Distributed means someone wants a doc about a specific subject and has a budget to produce that doc.  It may find a life different at the end - but from the get-go there's a client with and idea of what it is and who the audience is.  That can mean theatrical distribution or TV/streaming.  In general, because there is a budget and client, this model has more complete crewing from research to field to post.  If your goal is to work as an editor in doc, then you're basically looking at this style of production and you can focus your efforts on finding companies that specialize in doc/reality.  Yes, some spec docs do hire editors but I wouldn't plan on making a career of editing spec docs.

 

Making a passion doc is absolutely a great thing to do, BUT unless you hit it out of the park it's probably not going to lead you to job after job doing what you're looking to do.  You'll certainly learn a lot.  That said, there is so much to learn by working FOR as many people as possible and paying attention to the ways they deal with various situations that may have nothing to do with technical skills.  In the US, in terms of getting a relatively intro understanding of the top-to-bottom of doc production the best position to aim for is AP (associate producer).  AP's in doc here tend to have a hand in every pot from the research phase to the field shoots to the post process.  Most doc AP's I know develop very tight relationships with their EP's, Producers,  DP's and Editors and, at times, will be trusted to do elements of all those roles.  Especially once footage comes back - often AP's will help the producers string-out sequences for the editors.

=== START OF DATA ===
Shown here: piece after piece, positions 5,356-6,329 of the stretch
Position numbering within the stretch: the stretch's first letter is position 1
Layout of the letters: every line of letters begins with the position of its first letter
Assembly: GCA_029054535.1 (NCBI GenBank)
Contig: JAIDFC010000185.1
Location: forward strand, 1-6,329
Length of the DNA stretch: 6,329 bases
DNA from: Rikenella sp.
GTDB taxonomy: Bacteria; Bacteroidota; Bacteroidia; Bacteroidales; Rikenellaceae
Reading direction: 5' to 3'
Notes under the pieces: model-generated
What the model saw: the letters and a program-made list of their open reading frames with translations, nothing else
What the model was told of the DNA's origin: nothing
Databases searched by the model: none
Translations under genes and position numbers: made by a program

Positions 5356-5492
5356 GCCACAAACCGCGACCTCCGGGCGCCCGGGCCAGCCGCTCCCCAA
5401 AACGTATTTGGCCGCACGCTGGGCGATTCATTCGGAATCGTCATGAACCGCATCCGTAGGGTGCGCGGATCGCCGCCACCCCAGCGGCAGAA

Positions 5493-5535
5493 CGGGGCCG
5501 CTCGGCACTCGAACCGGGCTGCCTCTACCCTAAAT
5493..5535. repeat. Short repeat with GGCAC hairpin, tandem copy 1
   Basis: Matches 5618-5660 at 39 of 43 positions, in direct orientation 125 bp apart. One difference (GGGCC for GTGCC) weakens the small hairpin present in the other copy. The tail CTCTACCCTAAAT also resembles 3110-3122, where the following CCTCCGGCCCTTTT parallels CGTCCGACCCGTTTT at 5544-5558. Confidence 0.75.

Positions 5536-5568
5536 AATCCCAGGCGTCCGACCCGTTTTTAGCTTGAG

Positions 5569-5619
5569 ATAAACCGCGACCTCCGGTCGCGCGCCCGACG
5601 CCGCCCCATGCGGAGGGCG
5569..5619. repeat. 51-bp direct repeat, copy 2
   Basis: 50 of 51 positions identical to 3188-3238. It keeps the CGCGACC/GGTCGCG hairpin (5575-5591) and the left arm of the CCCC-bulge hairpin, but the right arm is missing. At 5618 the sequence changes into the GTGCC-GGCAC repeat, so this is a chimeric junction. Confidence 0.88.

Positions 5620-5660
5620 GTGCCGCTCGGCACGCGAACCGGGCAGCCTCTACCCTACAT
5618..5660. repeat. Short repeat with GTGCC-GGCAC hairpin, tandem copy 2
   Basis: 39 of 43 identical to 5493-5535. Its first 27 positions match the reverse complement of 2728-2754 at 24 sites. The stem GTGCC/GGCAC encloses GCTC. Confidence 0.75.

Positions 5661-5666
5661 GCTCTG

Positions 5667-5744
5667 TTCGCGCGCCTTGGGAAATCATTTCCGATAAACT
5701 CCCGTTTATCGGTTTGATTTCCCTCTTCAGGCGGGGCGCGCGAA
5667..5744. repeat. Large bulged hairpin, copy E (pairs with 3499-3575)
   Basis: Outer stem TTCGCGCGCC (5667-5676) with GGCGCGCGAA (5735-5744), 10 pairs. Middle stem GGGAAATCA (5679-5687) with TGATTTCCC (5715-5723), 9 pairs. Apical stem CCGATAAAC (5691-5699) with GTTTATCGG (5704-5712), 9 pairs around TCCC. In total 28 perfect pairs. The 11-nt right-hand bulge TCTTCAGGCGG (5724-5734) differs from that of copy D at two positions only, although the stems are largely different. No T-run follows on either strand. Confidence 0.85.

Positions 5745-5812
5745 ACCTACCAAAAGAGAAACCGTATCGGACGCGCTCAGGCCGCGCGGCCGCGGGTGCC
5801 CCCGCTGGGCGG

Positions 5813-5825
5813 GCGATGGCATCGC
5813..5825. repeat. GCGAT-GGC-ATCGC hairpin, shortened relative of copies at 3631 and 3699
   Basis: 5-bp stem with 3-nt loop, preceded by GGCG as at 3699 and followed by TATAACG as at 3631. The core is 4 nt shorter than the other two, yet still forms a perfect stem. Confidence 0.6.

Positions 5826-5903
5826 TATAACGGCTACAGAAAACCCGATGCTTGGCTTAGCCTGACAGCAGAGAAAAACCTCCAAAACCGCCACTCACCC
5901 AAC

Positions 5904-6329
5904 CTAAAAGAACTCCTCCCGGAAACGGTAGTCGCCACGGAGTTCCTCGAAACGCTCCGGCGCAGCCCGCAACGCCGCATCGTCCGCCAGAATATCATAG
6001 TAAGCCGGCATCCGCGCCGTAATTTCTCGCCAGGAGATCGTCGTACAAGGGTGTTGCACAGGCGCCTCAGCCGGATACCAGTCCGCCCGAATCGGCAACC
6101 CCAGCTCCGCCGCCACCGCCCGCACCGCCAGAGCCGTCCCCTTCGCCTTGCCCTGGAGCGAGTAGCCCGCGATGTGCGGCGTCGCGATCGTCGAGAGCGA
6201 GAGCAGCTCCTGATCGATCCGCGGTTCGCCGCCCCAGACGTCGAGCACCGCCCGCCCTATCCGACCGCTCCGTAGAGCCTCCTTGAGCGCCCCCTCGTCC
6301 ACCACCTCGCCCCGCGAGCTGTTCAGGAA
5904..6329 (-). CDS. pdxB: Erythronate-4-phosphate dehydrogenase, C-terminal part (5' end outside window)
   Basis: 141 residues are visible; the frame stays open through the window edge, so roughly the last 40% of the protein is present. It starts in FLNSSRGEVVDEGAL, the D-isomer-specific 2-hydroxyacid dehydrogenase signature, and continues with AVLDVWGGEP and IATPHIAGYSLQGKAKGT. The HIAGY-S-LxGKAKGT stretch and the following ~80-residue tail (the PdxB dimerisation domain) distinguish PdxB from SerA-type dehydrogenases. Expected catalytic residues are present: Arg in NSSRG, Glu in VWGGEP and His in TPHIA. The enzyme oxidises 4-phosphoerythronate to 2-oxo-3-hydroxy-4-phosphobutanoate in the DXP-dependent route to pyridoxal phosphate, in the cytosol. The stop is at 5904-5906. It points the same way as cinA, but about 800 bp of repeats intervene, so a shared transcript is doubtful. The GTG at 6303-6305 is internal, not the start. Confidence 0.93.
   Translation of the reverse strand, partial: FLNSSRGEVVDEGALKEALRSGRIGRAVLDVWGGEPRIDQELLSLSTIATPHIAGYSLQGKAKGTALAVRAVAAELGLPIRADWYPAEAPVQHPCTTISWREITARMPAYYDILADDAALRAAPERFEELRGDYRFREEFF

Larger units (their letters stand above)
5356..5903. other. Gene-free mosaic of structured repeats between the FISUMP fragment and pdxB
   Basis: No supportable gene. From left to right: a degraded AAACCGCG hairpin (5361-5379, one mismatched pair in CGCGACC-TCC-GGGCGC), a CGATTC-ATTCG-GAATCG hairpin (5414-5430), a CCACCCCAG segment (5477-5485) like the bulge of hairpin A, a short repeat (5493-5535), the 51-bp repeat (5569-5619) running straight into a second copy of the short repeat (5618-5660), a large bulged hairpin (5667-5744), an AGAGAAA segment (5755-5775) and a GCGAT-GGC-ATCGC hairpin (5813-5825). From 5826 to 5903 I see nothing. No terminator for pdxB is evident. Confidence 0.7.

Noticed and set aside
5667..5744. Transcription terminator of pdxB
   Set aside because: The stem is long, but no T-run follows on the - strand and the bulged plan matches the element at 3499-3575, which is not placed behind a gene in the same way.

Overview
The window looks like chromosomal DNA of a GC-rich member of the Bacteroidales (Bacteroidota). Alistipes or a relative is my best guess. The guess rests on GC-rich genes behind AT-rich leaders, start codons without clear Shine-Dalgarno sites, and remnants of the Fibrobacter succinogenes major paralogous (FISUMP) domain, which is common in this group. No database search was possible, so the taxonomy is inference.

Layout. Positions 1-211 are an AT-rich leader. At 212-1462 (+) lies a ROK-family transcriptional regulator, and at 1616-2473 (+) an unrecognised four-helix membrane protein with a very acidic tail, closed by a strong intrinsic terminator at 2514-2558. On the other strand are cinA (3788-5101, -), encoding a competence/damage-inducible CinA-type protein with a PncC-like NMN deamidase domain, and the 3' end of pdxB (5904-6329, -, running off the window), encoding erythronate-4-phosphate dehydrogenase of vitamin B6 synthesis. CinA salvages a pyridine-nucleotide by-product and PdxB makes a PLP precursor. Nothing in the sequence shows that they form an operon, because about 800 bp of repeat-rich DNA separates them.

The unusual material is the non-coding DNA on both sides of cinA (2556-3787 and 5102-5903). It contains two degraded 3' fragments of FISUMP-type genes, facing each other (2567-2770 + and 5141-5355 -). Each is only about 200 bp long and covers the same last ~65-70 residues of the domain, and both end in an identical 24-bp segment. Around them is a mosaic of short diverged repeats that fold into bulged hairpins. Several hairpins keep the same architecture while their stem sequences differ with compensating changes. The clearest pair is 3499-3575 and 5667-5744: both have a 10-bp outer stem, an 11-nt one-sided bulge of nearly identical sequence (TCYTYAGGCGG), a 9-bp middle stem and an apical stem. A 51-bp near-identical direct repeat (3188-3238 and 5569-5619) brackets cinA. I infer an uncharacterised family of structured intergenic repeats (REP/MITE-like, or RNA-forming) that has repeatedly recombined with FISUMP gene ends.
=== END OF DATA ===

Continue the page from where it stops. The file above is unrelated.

Editors aren't often on-set outside of the spec passion projects where they're producer/director/dp/audio/editor / / / / .  They rely heavily on the notes from the field, transcriptions, and those string outs that the producers assembled in order to speed-up the process.  If your goal is to work into offline editing, it's super important to pay attention to the process as it passes from stage to stage.  Taking a wholistic approach, seeing how elements are acquired in the field, how the producers tell the story, how the sequences are built - and finished by the editors - helps understand what does and doesn't work.  Even seeing a talented editor take a string out and turn it into a segment is important in learning the nuance of editing which is a lot more than simply knowing some software.

 

AP isn't an entry-level position.  But often doc companies are loyal to their people and will promote PA's that show good work ethic and attitude relatively quickly to AP positions.  It's important to communicate your goals to the people you work for so they can help you get there.